40 Years After Entebbe, Israeli PM Is visiting Africa: Bibi Plans First Official Tour
Defeating Islamist extremism is the Israel-Africa bond, says Israeli Prime Minister Benjamin Netanyahu, who plans this year to visit Uganda, Kenya and possibly other African countries on the first official visit by a sitting Israeli head of state since 1987.
He plans to time his visit around the 40th anniversary of the Entebbe raid, a counter-terror, hostage-rescue mission that took place on July 4, 1976, according to the JerusalemPost.
Beyond marking the anniversary of the operation, the visit will allow Israel to further improve ties with African countries — especially on security issues, TheNation reported.
Defeating Islamist extremism is the strongest common interest between Israel and Africa countries, Netanyahu said in the Knesset at the launch of the new Knesset Caucus for Israel-Africa relations. The meeting included 13 African ambassadors and five consuls.
Operation Entebbe was carried out by commandos of the Israel Defense Forces at Entebbe Airport in Uganda, according to a NewYorkTimes report. The Isreaeli Defense Forces rescued an Air France plane with 248 passengers that had been hijacked by terrorists sympathetic to Palestinian liberation.
The Ugandan government supported the hijackers, and dictator Idi Amin personally welcomed them.
Netanyahu’s brother Yonatan, who headed the IDF operation, was the only Israeli casualty on the Israeli Defense Forces rescue team. Twenty Ugandan soldiers and seven hijackers were killed in the ensuing gun battle, along with several Ugandan citizens. The hostages were freed, except for a 75-year-old Israeli woman who had been transferred to a hospital. She was later killed on the orders Amin, TheNation reported.
“I’ve received an invitation from the president of Kenya and from others to come and visit Africa,” Netanyahu told ambassadors from African countries, according to TheNation. “I intend to do so around the 40th anniversary of the raid at Entebbe that was for us a very dramatic national experience. For me, obviously, one of great personal consequence.”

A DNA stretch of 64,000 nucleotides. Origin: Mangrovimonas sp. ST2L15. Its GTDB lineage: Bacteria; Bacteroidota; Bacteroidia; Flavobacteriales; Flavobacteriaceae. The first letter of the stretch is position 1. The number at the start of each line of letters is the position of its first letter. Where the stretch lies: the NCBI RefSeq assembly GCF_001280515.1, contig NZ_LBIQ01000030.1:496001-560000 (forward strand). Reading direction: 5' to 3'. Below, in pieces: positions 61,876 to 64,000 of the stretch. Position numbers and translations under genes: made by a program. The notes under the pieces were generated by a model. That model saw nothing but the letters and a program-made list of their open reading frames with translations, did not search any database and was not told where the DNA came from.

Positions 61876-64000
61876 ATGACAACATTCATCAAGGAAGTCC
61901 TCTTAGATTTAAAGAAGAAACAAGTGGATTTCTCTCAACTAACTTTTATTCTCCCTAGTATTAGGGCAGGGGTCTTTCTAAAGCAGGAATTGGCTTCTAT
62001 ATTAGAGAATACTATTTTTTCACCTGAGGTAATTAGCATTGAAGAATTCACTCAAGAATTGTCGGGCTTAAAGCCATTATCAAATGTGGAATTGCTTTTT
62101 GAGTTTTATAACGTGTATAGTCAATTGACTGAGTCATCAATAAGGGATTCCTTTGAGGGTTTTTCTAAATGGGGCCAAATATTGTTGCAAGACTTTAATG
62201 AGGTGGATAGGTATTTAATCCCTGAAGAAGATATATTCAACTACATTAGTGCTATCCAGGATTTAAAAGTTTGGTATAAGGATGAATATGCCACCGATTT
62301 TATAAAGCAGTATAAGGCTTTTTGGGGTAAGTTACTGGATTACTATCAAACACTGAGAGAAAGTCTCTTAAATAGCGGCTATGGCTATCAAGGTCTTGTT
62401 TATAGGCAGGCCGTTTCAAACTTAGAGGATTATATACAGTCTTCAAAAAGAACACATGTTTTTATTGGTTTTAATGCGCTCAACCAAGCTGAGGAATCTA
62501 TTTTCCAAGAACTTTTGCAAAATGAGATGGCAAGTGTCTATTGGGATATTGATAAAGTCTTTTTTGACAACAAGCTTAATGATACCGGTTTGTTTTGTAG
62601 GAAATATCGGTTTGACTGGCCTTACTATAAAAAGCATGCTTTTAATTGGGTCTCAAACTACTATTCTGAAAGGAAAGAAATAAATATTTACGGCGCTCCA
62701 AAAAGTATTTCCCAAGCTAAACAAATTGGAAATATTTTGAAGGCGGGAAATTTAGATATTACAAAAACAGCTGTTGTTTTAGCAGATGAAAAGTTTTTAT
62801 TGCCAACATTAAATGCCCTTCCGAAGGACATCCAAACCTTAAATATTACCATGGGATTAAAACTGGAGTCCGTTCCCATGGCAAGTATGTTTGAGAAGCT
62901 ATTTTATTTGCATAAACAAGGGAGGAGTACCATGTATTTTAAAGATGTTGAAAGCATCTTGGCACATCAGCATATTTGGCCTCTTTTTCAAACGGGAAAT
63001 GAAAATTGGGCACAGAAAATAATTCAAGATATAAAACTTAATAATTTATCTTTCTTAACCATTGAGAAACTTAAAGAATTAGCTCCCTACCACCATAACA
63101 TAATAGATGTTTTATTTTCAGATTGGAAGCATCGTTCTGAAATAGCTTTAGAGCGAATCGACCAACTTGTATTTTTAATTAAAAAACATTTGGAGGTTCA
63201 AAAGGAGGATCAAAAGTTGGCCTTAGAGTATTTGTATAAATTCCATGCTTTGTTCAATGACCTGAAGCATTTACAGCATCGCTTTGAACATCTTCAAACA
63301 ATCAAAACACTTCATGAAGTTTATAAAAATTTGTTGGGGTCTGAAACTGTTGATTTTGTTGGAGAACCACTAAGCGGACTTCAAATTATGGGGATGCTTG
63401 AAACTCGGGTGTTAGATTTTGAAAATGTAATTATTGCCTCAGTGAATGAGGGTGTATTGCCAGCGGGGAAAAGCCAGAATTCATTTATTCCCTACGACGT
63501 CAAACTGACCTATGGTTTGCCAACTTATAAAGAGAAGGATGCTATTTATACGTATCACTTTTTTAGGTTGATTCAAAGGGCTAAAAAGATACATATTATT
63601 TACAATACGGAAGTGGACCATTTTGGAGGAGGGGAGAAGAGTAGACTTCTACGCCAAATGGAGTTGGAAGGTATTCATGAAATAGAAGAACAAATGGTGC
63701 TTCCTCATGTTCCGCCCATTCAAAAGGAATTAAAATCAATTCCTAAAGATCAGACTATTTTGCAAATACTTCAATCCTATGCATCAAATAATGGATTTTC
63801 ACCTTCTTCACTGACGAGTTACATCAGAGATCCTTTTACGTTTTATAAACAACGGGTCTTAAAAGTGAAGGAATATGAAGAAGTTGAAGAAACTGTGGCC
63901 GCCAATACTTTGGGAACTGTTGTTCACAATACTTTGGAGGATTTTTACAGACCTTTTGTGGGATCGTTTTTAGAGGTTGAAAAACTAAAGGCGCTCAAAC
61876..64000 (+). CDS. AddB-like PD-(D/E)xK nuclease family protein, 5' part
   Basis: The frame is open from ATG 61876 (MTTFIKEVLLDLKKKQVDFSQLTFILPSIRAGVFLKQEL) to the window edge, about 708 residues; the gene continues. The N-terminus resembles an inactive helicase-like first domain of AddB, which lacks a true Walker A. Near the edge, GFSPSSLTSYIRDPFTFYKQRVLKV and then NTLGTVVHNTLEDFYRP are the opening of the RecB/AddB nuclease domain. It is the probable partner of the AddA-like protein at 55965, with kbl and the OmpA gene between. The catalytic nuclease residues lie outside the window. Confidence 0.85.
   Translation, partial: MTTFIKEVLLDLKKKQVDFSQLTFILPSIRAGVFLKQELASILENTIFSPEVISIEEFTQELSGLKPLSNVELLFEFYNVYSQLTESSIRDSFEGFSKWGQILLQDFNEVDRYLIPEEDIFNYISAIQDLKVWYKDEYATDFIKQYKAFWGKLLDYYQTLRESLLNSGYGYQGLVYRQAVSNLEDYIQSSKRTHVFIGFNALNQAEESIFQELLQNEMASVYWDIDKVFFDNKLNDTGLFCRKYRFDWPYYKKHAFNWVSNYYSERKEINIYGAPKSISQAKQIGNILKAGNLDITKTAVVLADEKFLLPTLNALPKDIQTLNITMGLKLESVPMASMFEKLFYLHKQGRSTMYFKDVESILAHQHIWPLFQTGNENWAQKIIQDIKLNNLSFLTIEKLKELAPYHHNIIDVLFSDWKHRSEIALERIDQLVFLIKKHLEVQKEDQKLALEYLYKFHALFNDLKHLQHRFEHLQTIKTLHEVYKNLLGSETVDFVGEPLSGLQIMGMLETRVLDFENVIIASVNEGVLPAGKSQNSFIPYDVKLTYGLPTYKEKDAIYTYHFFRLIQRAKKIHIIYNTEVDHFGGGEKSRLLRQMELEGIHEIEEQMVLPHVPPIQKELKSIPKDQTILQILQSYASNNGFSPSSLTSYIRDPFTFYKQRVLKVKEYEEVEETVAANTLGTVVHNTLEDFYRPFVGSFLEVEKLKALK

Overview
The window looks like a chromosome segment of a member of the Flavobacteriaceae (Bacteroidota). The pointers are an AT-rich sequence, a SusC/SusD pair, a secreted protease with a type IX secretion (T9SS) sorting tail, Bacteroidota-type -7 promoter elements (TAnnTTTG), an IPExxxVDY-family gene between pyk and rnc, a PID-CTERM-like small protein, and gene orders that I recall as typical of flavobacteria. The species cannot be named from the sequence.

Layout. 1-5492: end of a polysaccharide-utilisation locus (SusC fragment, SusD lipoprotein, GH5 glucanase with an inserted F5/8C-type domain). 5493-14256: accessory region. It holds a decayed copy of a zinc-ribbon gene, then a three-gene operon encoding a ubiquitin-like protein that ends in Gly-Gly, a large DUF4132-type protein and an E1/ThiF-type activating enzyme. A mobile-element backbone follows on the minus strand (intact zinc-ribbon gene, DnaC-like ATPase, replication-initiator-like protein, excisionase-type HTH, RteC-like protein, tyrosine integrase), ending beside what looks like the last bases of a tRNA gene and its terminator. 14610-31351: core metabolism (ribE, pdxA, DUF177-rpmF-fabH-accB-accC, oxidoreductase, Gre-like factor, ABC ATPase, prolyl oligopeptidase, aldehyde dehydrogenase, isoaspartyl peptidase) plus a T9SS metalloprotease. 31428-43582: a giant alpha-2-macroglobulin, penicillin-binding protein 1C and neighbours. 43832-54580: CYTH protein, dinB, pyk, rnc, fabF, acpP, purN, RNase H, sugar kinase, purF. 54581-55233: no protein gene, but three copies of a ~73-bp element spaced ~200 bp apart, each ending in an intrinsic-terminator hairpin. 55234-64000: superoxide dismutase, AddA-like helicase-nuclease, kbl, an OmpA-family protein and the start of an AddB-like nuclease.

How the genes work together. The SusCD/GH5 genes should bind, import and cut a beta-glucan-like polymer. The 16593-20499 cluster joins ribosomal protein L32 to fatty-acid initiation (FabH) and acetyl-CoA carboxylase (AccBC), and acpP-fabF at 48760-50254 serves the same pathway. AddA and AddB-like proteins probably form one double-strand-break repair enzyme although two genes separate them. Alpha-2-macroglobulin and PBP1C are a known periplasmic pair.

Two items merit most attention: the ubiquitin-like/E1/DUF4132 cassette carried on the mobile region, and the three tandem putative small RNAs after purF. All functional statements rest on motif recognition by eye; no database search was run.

Over the last two months Netanyahu has met in Jerusalem with several African leaders. Kenyan President Uhuru Kenyatta visited in February invited Netanyahu to visit. The foreign minister of Rwanda visited. Ethiopia’s deputy prime minister and Ghana’s foreign minister are scheduled to arrive this month, according to JerusalemPost.
Israel is formulating an “Africa strategy,” Netanyahu said.
“For too long you have come here and we have not come there, and we are going to change that,” he said.
He added that Israel and Africa’s rediscovery “should have happened a long time ago. It’s happening now because it’s so clear that this is good for Africa and it’s good for Israel. We face a multitude of challenges and opportunities.”
Islamist extremism threatens every country in Africa, Netanyahu said. “Its nexus is in the Middle East, but it is rapidly spreading. It can be defeated (but only) if the nations that are attacked by it, make a common cause. We understand the dangers of al-Shabaab. We understand the dangers of the other militants that threaten your countries in Africa, and we are prepared to work with you to defeat them. And it is possible to do so.”
Israel is also prepared to help Africa in other spheres including agriculture, healthcare, irrigation, science, technology, investment, tourism and cyber issues, according to the Jerusalem Post.
South Sudan’s Ambassador to Israel, Ruben Marial Benjamin, asked Netanyahu to visit his country.
“The African attitude towards Israel has changed and the time has come to look at our shared interests,” he said. “The people of South Sudan love Israel.”